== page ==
Since the launch of Apple Pay in 2014, some analysts have been counting down until the day that mobile payment overtakes traditional cards, and a new era in purchasing convenience begins. Since then, forecasts have cooled off and mobile pay adoption has stabilized to a large degree. So where do we stand now with what was once seen as the future of customer experience?
 
The answer, much like the lingering perception of mobile payment, is a bit complicated. Some believe that, thanks to the expanding number of brands accepting the technology, the platform will continue to grow at a rapid rate in coming years. Also citing the growing variety of uses for mobile wallet, members of this school of thought see the platform as something that will eventually go far beyond just payment to provide a high level of utility for users.

So what does the future hold for Apple’s (and Samsung’s, and Android’s…) entrance into the payment technologies sphere? 

Narina Sippy, CMO at Stellar Loyalty, tells Loyalty360 that the problem isn’t with the platform, but rather the way in which most brands have viewed its implementation up to this point.
 
"The mistake brands make is thinking about mobile pay as a single means to an end. It's not about mobile pay itself; rather, it's about delivering the best possible customer experience and end-to-end frictionless transactions,” said Sippy. “That means tying together multiple capabilities in context, including loyalty, mobile ordering, recommendations and payments, along with gamification and social engagement to provide an overall experience that is satisfying and seamless. Leading brands like Starbucks and Walmart are taking consumers in this direction, and there will be a cascading effect until we've reached a tipping point and mobile payment surpasses traditional cards. It's only a matter of time."
 
On the other side of the table, however, some look at the slow adoption of mobile payments as a sign that the platform simply won’t catch on any time soon. A recent report from Citi Cards observed that 79% of Internet users were either “very” or “somewhat” unlikely to start using mobile apps in the payment process within the next year.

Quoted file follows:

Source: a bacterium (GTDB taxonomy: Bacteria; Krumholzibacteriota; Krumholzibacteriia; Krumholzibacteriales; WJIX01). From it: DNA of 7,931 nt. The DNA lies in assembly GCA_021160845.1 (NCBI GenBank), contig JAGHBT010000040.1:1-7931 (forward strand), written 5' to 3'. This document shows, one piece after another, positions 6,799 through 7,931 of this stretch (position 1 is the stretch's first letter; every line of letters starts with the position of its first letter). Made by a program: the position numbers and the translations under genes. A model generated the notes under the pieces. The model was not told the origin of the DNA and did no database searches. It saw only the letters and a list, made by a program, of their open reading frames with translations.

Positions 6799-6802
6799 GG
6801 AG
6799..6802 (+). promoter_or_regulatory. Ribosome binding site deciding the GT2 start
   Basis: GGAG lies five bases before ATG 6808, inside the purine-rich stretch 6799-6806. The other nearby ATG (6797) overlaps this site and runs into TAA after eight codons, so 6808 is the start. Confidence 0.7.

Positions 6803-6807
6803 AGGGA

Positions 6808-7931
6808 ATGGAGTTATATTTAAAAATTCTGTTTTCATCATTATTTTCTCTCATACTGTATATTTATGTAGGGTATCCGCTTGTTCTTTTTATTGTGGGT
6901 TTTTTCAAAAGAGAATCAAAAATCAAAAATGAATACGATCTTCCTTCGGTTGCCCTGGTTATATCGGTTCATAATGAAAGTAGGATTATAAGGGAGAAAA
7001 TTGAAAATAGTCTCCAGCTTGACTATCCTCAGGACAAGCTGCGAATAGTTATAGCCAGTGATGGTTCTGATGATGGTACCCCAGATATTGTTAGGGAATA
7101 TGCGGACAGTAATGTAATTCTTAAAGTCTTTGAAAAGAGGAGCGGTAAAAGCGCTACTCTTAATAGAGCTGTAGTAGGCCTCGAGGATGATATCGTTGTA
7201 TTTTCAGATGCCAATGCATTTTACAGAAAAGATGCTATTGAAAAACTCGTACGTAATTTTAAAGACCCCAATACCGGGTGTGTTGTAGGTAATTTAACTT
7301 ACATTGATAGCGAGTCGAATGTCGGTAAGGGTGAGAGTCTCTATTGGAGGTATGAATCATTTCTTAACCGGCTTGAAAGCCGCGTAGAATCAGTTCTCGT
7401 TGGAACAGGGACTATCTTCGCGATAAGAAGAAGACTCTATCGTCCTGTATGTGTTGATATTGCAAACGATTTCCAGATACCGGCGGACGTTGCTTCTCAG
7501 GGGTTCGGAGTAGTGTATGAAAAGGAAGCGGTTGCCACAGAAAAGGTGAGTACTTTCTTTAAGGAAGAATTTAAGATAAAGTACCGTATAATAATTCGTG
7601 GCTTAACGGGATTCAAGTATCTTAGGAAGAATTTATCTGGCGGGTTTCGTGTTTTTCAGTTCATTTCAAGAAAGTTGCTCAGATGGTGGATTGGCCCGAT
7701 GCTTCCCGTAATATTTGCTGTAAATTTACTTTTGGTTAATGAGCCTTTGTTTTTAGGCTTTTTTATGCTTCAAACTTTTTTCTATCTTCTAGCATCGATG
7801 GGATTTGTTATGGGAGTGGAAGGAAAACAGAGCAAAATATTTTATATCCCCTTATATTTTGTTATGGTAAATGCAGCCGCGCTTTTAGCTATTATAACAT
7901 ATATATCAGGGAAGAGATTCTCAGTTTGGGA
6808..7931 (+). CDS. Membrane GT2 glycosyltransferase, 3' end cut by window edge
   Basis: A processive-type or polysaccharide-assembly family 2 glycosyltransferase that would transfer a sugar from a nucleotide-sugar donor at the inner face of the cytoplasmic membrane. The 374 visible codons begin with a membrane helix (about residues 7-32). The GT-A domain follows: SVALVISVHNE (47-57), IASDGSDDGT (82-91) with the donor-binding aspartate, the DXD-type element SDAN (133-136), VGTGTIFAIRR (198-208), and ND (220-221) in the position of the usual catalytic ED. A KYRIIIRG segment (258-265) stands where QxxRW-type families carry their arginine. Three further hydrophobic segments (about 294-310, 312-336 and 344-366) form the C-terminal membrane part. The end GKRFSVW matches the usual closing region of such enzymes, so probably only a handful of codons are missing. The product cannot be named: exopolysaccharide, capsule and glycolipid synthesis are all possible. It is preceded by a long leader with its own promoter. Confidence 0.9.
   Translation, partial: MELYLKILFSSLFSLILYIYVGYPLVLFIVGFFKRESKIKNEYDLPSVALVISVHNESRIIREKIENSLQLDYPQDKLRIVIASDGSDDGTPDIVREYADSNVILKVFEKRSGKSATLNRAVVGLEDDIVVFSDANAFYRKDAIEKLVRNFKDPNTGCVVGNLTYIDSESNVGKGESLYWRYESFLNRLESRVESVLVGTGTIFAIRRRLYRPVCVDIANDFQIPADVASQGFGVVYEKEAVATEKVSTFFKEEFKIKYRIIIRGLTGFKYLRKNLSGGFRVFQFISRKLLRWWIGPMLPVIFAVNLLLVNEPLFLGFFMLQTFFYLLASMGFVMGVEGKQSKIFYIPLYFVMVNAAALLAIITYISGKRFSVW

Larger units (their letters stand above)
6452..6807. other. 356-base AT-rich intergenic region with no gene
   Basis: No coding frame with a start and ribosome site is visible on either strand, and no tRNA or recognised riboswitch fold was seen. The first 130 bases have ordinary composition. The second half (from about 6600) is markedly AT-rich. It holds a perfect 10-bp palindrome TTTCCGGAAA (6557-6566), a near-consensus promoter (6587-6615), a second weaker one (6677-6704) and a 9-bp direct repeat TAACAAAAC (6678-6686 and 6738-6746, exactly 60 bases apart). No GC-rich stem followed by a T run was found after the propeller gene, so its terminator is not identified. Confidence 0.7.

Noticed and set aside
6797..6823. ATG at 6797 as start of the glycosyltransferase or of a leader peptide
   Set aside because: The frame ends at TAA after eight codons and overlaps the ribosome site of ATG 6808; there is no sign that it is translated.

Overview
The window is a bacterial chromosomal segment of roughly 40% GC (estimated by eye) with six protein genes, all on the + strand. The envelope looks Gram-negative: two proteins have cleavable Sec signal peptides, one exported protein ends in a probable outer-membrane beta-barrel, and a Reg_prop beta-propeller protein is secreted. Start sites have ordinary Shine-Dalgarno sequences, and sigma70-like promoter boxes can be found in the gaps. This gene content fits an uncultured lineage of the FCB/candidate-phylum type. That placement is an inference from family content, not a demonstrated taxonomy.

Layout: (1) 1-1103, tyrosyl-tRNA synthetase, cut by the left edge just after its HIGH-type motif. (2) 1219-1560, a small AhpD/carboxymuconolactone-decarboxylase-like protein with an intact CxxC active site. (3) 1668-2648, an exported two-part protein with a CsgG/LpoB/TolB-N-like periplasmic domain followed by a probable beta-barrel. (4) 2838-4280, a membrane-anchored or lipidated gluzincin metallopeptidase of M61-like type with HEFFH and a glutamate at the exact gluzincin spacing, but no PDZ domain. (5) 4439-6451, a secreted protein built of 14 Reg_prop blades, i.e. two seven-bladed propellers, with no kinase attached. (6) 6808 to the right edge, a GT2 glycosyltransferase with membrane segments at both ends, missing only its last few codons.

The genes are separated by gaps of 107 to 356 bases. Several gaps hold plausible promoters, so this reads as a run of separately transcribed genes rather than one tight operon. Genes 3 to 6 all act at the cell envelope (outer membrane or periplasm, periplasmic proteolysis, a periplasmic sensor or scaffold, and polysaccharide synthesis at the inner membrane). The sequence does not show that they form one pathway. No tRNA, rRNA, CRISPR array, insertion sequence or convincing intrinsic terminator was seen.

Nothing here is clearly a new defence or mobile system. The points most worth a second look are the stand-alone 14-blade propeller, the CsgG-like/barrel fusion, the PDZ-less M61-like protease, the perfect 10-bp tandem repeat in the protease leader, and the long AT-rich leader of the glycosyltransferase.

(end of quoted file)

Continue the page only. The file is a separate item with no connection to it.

“Apple may be aiming to replace the wallet with Apple Pay, but there’s a few things that may be slowing the adoption pace,” said Carrie McIlveen, U.S. Director of Marketing at Metia. “Many retailers still don’t accept Apple Pay, banks need to support the service, and the early majority may be waiting to ensure any potential hiccups have been identified.”
 
Only time will tell how the platform fares moving forward, but there are factors that brands can certainly improve upon.
 
Companies need to educate users. Even Millennials are unsure of exactly how mobile payment works, which leaves a slim chance of older generations jumping at the opportunity to utilize the tool. By informing customers of how exactly to pay with their devices, this apprehension may become a thing of the past.

In spite of insistance from the platform operators, security is a concern for many of the platform's newest users. Tom Koeppen, CMO at DataCo Solutions, notes that with the addition of new technology for traditional credit cards, ensuring mobile pay security is more important than ever in winning over consumers.

"The introduction of EMV (chip card) technology at retail P.O.S. has shifted the loss potential significantly to e-commerce/CNP purchases," said Koeppen. "Mobile Pay products that can address this concern for the consumer, will win acceptance and accelerate adoption of mobile pay products. According to Mark Larson of KPMG*, "…providing a seamless but secure customer connection is no longer a mere IT risk, but instead emerges as a strategic brand, product and service imperative." (*source: KPMG Consumer Loss Barometer Report 2016)

Additionally, customers need more incentive to use the technology. Convenience and comfort will eventually be reason enough to make the switch, but consumers need the added value of mobile loyalty programs and digital gift cards to make the jump and complete the (perceived) sacrifice of leaving physical cards behind.
 
“The next logical step for Apple Pay may be a loyalty program, which could be an important way to improve customer knowledge, advocacy, and affect buying behaviors,” added McIllveen. “Rewarding loyal customers with robust rewards and bonus points may be a start. However, it will be important to utilize data to personalize the experience to form deeper levels of engagement.”

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